Second, while I like Titan quite a bit, it has a plot I’m very familiar with as a reader of the manga. It means that a) there’s less I can legitimately speculate on, b) I don’t want to spoil anything by accident, and c) I’d only be able to comment on the execution, which I find slow and less interesting than the wham-bam lightning rod pacing of the manga. It’s distinctly my third-favorite Saturday show at this point. Which is, if anything, a mark of how fun Saturdays this spring have been.
This week’s Muromi-san episode felt a lot like a deliberate homage, taking themes from a number of older, well-established comedies and building them into a fun episode about irrational specism.
Choosing the new show to blog for Saturdays was tough. It’s too good of a slate to take nothing from it. But I’ll still be blogging Space Brothers once the new-timeslot recaps finish up, and I don’t even want to think about what a 3-show weekend would do to the progress of stats and miscellaneous articles I’m writing up. So I’m left with a choice between Attack on Titan and Muromi-san. Titan has the plot and presumably some upcoming great action scenes, while Muromi-san has the higher energy level and small-things cleverness. While both are probably within my favorite 5 of the season at this point, I ultimately settled on Muromi-san because I simply liked it better from what I’ve seen so far.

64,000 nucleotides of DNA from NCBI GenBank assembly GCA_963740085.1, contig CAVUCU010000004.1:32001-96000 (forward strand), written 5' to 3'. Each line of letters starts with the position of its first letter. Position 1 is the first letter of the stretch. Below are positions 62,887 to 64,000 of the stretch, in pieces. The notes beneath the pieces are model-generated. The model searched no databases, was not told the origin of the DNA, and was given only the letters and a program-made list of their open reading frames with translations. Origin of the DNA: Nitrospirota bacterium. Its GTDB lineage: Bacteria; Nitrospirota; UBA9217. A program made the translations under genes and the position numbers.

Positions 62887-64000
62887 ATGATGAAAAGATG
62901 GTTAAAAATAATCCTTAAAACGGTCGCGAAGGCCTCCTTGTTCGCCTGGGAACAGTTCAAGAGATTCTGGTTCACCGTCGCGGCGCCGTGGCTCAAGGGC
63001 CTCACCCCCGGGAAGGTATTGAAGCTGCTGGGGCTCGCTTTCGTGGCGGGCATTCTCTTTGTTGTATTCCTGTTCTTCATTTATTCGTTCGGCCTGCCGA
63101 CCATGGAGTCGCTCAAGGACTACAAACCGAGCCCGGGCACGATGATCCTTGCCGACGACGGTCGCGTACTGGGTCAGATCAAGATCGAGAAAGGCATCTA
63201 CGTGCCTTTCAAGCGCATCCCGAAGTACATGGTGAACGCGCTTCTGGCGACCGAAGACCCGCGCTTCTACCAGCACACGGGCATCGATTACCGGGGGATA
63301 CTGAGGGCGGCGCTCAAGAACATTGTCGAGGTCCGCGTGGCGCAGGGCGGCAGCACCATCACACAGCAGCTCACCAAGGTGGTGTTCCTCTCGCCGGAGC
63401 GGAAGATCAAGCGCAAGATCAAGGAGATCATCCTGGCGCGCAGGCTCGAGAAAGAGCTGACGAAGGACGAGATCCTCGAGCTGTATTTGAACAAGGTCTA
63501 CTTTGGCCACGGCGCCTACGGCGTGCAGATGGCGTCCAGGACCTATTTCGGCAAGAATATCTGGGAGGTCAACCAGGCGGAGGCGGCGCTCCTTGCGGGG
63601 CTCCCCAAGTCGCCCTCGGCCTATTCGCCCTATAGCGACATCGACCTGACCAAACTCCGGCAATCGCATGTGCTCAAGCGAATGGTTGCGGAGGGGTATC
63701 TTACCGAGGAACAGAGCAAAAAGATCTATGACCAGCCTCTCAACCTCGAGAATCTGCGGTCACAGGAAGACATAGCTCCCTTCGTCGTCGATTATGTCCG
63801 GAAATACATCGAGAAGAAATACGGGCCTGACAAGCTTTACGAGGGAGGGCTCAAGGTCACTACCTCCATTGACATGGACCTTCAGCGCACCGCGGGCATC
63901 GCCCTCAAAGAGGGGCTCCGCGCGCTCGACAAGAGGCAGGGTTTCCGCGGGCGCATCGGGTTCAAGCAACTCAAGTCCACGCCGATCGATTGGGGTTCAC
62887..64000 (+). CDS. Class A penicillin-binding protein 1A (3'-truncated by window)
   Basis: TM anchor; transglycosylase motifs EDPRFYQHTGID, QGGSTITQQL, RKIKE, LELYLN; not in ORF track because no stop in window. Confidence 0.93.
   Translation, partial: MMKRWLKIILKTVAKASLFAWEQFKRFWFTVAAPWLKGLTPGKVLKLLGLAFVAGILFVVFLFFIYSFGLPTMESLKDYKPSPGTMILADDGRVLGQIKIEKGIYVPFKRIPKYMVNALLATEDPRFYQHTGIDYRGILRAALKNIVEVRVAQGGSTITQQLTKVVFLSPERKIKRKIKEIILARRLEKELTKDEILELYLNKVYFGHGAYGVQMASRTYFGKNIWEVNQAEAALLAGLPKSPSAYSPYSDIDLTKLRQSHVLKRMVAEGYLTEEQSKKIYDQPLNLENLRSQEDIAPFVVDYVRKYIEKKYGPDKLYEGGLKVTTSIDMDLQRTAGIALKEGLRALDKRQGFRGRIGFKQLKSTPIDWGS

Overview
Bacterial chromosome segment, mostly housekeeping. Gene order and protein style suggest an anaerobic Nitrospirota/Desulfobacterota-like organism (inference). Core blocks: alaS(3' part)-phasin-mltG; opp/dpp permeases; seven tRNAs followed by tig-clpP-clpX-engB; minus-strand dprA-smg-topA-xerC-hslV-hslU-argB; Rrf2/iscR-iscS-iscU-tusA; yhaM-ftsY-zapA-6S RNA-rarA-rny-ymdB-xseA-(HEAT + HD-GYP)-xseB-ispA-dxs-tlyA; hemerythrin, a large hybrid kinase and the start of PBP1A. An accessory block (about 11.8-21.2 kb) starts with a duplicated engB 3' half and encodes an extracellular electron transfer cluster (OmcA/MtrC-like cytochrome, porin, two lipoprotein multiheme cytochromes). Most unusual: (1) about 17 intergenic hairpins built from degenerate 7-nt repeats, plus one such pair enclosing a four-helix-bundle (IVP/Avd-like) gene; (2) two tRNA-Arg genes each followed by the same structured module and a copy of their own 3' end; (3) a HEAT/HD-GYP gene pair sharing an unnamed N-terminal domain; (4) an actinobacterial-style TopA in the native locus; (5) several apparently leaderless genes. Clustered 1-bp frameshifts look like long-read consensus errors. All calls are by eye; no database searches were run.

My biggest criticism of this show as a whole is just the fact that it hasn’t been able to constantly harness its potential and occasionally throws in a long-dull skit that breaks up the action. It became a lot easier to rate after the final episode, which was one of the highest-energy ones of the show.